Expensive commitments to nuclear aircraft carriers prevent American naval power from fully adapting to new operational environments. The Pentagon’s budget requests nearly $700 million to refuel the USS George Washington nuclear aircraft carrier despite the survivability of aircraft carriers being increasingly called into question by the proliferation of quiet diesel-electric submarines and anti-shipping cruise and ballistic missiles, particularly in the western Pacific where large-scale American sea power is focused and most important. In a major study, David Gompert of the RAND Corporation concludes that aircraft carriers “are being overtaken by 21st-century targeting and networking technology. As the battleship became vulnerable to and marginalized by the aircraft carrier by World War II, missiles and submarines will endanger the aircraft carrier and its primacy in the Western Pacific in the years to come.” He adds, “their vulnerability is becoming an operational liability in the Western Pacific. As this reality becomes apparent, the carrier’s potency in East Asian politics will also recede. Conversely, more survivable, if less conspicuous, U.S. sea power would sustain U.S. influence and interests in the region.” [David Gompert, accessed 2/4/15]

Commitment to massive nuclear weapons spending means fewer resources to more effectively address threats. Kingston Reif of the Arms Control Association explains: “A new report from the Congressional Budget Office (CBO) released on January 22 estimates that nuclear weapons spending will total $348 billion between FY 2015 and FY 2024, or five percent to six percent of the total costs of the administration’s plans for national defense. But this is just the tip of the coming budget bow wave. Over the next 30 years, the bill could add up to $1 trillion, according to recent report of the National Defense Panel Review of the 2014 Quadrennial Defense Review.” Stephen Young of the Union of Concerned Scientists explains the limited utility of nuclear weapons in the 21st-century: “Nuclear weapons do precious little to address the real threats we and our allies face today, and do nothing to address the threat of terrorism. Nothing to counter Islamic State forces in Iraq and Syria. Nothing to counteract the growing risk of cyber attack. And, while recognizing the very problematic behavior of Russian President Vladimir Putin, the truth is U.S. nuclear forces did not stop the Russian military from invading Ukraine either. Spending more money on nuclear weapons would not turn them back.” [Kingston Reif, 2/3/15. Stephen Young, 2/1/15]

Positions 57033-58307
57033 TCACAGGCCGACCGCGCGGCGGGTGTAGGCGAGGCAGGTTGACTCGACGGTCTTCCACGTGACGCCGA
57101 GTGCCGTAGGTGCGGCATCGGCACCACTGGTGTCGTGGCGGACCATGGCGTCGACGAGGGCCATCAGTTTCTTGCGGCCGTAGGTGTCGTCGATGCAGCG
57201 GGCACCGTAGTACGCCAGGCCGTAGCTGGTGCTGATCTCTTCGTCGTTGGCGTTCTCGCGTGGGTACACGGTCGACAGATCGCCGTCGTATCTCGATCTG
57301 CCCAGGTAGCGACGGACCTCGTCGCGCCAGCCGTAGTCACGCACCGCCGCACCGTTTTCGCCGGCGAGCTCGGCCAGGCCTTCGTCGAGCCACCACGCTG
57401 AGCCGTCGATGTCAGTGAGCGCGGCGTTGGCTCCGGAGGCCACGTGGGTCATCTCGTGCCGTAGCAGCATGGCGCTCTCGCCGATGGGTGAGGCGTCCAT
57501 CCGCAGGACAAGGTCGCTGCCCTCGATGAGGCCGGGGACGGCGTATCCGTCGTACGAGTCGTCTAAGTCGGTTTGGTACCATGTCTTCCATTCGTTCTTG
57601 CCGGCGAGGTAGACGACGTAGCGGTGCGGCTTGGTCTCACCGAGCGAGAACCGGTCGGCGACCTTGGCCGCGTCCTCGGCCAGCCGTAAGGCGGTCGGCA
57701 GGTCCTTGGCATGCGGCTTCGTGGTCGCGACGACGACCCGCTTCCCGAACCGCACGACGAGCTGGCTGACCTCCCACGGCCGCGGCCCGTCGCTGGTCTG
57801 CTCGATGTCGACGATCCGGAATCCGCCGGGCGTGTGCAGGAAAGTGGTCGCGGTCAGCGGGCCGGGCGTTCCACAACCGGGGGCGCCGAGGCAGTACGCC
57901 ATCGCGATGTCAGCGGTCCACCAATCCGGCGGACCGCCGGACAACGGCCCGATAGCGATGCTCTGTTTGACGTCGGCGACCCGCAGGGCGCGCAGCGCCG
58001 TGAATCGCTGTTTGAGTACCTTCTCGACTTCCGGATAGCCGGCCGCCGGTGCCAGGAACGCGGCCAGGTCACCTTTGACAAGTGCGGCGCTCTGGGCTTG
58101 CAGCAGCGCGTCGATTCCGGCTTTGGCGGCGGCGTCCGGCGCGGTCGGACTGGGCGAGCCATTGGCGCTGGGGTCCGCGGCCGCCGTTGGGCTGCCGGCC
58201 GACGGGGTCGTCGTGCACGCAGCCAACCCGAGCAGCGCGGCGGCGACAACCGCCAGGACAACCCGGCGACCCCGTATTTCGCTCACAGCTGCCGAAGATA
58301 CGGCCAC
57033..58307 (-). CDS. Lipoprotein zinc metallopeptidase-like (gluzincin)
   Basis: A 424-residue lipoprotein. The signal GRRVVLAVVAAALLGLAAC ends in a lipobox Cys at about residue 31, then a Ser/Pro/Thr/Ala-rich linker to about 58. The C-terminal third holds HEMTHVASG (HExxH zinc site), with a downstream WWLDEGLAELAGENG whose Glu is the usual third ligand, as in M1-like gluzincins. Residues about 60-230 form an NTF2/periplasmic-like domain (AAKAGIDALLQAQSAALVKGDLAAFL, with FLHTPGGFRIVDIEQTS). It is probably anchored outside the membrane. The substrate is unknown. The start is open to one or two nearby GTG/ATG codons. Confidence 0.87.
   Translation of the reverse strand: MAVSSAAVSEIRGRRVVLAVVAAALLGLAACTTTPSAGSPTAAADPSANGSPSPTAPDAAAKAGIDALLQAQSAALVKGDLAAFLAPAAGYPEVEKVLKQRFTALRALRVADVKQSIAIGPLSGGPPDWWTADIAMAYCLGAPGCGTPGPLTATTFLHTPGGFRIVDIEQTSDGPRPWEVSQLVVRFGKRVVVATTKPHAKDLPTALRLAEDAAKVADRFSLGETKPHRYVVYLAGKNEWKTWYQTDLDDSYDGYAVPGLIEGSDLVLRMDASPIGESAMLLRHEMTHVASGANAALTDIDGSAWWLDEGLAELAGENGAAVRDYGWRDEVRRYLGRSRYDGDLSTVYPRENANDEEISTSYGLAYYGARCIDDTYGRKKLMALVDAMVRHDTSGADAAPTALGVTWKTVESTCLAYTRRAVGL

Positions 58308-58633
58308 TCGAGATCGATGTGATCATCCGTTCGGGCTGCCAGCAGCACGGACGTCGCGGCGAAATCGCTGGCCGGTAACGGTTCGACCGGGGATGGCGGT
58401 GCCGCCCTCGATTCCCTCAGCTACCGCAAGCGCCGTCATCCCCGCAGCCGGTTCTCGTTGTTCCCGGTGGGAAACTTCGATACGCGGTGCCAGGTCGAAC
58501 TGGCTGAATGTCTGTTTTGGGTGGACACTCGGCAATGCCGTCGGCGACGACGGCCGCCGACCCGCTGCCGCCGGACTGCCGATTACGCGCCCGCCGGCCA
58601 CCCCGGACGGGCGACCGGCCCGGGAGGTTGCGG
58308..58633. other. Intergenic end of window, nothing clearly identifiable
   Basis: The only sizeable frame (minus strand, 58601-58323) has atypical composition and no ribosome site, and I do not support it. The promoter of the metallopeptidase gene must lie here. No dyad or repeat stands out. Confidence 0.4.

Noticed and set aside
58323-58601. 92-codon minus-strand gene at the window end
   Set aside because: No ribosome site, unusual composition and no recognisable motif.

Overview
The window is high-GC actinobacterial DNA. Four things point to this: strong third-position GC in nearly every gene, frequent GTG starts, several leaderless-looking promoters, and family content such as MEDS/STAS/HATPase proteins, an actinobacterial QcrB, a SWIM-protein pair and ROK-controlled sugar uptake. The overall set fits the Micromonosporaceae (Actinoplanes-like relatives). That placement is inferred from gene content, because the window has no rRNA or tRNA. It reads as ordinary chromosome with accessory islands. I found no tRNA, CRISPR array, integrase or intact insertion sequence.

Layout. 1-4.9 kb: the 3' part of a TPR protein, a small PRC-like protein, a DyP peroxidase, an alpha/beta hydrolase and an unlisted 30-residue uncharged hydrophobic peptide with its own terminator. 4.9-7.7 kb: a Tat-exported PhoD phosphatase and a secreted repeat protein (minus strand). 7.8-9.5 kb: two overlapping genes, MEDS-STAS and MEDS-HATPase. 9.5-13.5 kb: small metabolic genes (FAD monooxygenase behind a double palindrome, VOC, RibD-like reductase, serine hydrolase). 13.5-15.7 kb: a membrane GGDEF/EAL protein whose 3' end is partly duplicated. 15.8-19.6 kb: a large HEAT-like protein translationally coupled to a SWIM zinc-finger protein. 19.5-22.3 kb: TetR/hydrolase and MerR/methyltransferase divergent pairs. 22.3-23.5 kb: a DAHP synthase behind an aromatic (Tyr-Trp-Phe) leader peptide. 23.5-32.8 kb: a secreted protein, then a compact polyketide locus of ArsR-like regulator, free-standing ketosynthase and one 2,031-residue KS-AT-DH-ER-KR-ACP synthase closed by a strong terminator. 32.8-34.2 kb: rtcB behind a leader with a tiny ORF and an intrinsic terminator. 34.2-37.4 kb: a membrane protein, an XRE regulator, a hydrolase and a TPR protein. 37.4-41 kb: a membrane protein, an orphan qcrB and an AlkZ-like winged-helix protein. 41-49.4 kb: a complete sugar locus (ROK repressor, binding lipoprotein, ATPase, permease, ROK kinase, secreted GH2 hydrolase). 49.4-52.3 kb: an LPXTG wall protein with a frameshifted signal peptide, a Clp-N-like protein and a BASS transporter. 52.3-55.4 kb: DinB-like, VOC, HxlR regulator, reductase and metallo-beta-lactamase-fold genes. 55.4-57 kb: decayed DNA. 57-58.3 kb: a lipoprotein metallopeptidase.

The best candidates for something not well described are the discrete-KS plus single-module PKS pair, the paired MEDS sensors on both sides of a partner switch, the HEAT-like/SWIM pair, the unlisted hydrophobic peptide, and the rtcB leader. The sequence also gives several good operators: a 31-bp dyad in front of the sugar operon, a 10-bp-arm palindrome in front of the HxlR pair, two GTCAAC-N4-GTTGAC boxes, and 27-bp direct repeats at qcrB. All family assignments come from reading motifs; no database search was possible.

Congress should support the Pentagon’s cost saving initiatives like Base Realignment and Closure (BRAC) that free-up resources to invest in combat power. Michèle Flournoy, Katherine Kidder, and Phillip Carter of the Center for a New American Security explain, “A perennial battle between DOD and Congress, the closing of underutilized bases could yield significant savings. DOD predicts nearly $2 billion in savings would be available if just 5 percent of excess infrastructure is divested. Currently, the department estimates that it has 20 percent more infrastructure than it needs.” Previously, Lt. Gen. David Barno (Ret.), Nora Bensahel, and their coauthors, also of CNAS, assessed the value of past BRACs and the full extent of savings possible from a fresh round: “DOD currently saves $12 billion per year from previous rounds of BRAC — $4 billion for the 2005 round and $8 billion for the four rounds before that…Combined with savings from closing [unneeded] DOD schools in the United States and reducing base support and facilities maintenance costs, authorizing and conducting a BRAC round could save up to $17 billion over the decade, with much greater savings afterwards.” [Michèle Flournoy, Katherine Kidder, and Phillip Carter, 2/15. David Barno, Nora Bensahel, Jake Stokes, et al, 6/6/13]

via Pentagon Budget: Failure to Adapt to 21st-Century Threats | National Security Network.